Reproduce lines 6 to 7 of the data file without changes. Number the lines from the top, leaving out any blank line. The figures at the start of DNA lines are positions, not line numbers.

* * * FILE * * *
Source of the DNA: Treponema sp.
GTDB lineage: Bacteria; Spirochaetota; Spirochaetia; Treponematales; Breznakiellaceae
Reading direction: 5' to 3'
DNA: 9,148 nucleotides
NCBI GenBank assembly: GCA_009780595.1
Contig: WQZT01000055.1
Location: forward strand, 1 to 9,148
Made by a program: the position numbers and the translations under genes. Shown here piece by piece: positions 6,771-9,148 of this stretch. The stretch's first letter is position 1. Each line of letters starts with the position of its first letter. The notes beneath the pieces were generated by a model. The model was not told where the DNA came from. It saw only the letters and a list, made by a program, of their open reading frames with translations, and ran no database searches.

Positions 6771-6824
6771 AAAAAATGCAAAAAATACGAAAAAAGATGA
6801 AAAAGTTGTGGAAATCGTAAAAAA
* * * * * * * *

Contig: WQZT01000055.1
Location: forward strand, 1 to 9,148